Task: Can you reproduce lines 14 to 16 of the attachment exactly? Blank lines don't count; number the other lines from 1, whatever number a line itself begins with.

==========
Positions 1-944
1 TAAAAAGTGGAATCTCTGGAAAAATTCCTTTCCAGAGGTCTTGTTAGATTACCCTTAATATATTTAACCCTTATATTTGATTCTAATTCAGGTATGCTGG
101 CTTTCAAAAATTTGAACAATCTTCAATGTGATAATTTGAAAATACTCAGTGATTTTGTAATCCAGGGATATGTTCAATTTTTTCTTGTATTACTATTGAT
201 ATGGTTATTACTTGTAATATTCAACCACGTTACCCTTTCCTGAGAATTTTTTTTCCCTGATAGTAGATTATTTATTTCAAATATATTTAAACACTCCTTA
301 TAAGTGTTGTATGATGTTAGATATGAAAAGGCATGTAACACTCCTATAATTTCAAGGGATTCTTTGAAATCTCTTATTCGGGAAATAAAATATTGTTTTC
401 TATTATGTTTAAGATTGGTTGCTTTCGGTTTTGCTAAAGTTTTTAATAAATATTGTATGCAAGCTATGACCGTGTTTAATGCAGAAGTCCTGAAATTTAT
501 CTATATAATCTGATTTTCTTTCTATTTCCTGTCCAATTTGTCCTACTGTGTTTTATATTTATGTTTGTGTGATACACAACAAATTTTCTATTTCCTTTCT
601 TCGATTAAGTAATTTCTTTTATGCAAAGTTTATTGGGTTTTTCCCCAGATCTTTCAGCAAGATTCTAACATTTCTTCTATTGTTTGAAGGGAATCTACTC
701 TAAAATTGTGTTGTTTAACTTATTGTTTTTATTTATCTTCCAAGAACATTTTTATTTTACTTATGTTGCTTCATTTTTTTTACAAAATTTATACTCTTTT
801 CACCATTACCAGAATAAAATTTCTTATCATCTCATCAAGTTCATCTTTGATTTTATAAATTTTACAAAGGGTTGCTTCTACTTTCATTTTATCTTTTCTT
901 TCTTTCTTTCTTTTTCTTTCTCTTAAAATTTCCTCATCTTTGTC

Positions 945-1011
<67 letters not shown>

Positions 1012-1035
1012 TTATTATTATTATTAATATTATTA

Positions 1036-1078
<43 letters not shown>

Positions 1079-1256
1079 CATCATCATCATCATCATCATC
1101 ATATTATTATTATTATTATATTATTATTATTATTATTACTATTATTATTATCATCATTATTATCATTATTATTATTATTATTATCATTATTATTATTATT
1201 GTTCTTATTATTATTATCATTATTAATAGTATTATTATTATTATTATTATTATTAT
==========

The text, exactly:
Positions 1012-1035
1012 TTATTATTATTATTAATATTATTA

Positions 1036-1078